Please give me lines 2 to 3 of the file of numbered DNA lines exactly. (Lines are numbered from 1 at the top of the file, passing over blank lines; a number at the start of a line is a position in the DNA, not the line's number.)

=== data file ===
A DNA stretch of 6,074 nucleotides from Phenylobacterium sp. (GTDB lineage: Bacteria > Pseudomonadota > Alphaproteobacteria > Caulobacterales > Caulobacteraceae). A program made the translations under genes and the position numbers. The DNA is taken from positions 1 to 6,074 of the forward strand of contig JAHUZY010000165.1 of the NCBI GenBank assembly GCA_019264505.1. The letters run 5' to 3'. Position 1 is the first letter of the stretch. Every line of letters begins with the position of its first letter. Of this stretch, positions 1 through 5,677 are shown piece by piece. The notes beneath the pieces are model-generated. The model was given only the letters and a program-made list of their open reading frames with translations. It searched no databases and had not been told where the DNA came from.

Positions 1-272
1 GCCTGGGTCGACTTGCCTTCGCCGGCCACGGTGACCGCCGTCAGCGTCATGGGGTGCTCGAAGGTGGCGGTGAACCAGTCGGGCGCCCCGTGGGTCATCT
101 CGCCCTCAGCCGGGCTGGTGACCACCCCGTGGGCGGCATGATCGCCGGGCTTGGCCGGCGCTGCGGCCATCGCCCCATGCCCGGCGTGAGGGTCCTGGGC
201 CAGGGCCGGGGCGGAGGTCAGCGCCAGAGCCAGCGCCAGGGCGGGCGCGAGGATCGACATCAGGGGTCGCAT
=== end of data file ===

Positions 1-272
1 GCCTGGGTCGACTTGCCTTCGCCGGCCACGGTGACCGCCGTCAGCGTCATGGGGTGCTCGAAGGTGGCGGTGAACCAGTCGGGCGCCCCGTGGGTCATCT